Marketing Your Mousetrap

Marketing is Essential. This is an important concept to grasp. You must market your business in order to grow it. You may have incredible services, but if they’re not being marketed appropriately, well… few people may ever hear about how great your company is.

Ralph Waldo Emerson is quoted with, if a man can make a better mousetrap than his neighbor, the world will make a beaten path to his door. Do something better than the next guy and you’ll be successful, right? It’d be great if it were that easy. With today’s saturated markets, it takes more effort to stand out of the crowd to your customers, regardless of how great your product and services are. Success requires a strategy to let your customers know who you are, what you do and why they should choose you instead of your competition.

There’s no need to be an advertising guru to market your products or services effectively. Keep these tips in mind to help maximize your visibility in the marketplace.

  • Be concise. Avoid unnecessary wordiness. Many people have short attention spans when it comes to advertisements and sales pitches. Know what you’re going to say before you say it. Get to the point and get on with it.
  • Proofread everything. Nothing looks more unprofessional than typos. Typos are not only unsightly, but can be costly to fix if your copy has already been sent to press or posted on your website. Avoid these mistakes at all costs!
  • Start proofing from the last sentence and work your way to the first. Reading this way forces you to work in a way your brain is not expecting and you’ll catch easily overlooked errors.
  • Have someone with “fresh eyes” look over your work after you’ve proofread..
  • Re-read it yourself.
  • Know your target audience. Understand who you’re really talking to.
  • What is their average education level? Are you pitching your work on their level?
  • What do they read or watch on TV? Can you capitalize on that?
  • Are the majority of your customers male or female? How can you change your current advertising to take maximum effect of knowing this?
  • Who’s making the final decision when it comes to purchasing your products or services? Make your pitches appeal to these people to achieve better results with your sales and advertising.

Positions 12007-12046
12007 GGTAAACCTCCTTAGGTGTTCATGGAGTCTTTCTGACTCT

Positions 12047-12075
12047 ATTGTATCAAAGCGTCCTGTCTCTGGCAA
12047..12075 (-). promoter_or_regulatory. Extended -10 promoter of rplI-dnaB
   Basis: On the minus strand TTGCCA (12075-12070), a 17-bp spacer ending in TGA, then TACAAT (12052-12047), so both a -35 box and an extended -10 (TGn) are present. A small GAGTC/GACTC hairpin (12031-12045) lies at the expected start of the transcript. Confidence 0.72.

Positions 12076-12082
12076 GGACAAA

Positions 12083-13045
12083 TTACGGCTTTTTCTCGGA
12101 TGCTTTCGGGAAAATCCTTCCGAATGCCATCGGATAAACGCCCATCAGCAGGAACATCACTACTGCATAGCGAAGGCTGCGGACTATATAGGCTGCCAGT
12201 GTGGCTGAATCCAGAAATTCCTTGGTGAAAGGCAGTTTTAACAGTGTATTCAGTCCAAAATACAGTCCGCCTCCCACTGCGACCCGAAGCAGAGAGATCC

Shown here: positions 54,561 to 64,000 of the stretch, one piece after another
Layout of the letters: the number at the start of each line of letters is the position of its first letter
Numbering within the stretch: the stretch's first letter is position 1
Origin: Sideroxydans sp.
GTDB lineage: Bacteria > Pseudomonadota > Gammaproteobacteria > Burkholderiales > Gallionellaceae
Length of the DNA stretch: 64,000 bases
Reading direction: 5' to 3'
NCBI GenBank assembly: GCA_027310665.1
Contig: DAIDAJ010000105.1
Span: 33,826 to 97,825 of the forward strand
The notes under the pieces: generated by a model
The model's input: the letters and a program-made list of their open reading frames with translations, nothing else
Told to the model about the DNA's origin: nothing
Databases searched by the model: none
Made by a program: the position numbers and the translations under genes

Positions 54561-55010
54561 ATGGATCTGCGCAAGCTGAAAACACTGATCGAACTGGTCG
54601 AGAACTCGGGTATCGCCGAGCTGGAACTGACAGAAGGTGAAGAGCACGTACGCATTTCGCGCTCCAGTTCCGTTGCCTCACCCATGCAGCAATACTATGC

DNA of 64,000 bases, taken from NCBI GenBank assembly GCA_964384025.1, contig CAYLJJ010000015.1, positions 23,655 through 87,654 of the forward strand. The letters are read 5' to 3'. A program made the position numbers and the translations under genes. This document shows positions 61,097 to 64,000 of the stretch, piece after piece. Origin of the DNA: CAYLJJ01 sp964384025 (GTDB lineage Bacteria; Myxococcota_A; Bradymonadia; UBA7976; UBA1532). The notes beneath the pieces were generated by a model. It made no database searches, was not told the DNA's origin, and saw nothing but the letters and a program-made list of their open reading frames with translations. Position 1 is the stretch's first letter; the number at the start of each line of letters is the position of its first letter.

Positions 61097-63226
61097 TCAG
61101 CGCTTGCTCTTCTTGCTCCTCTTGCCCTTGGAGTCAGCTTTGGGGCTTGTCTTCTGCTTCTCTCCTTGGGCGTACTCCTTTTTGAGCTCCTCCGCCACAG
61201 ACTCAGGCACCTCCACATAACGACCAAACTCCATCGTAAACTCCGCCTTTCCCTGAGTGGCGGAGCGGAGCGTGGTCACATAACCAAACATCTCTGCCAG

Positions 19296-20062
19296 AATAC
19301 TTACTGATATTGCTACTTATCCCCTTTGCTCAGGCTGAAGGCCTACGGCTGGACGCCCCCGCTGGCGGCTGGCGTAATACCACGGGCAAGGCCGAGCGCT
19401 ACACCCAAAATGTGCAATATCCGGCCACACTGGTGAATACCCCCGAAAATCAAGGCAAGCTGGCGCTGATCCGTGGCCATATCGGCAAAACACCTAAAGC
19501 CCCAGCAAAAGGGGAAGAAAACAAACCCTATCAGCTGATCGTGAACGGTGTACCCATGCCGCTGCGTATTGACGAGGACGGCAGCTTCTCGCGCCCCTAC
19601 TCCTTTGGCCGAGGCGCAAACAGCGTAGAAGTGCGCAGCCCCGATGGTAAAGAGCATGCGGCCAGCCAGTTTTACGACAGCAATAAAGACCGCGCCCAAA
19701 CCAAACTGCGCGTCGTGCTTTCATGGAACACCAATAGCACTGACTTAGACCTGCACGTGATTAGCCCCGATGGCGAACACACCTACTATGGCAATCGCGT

• Think like your customer. Your customer doesn’t care to hear about how big your company is are or how much you spent on your latest whiz-bang gadgetry. They want to know what’s in it for them. Clearly explain how the customer will benefit by working with your company.
  • Demand action. The slickest ads or the most cutting-edge website won’t do a hill of beans of good if there is no clearly defined call to action. Let customers know they must “call now” or “visit the website” about a special promotion.
  • Brand your company! Work with a designer to create a unique logo and look just for you. Use this logo on everything you produce:
  • Business cards
  • Stationary
  • Invoices
  • Vehicles
  • Print and online ads
  • Uniforms
  • Follow-up and thank you cards

You’ve now turned all these items into your company’s calling cards.

  • Have a website designed for your company. Your doors may only be open from 9 to 5, but a well designed website is essentially a salesperson that works for you 24/7! Not only that, but with a properly marketed website, you can easily increase your exposure from local to global.
  • List your business with Google. Many of your would-be customers do their research online now. Not too long ago, a good phone book ad was all you needed to bring customers to your business. Today’s consumers tend to be more Internet savvy; make sure you’re exposing your services online as well! Google has a host of free services available to help increase your business’ Internet presence.

So, make a better mousetrap and the world will make a beaten path to your door, right? Not really. Even as perfect as Emerson’s idea was, he didn’t get it quite right. It was nearly three decades after his death that he was credited with that line.

What he actually said was, “If a man has good corn, or wood, or boards, or pigs to sell, or can make better chairs or knives, crucibles or church organs than anybody else, you will find a broad beaten road to his house, though it be in the woods.” A great point indeed… But would you remember all that?

Emerson’s mousetrap quote that we remember coining today was actually only attributed to him; written by an ad copywriter 28 years after his death! Follow this month’s marketing pointers to avoid any delay making history with your business.

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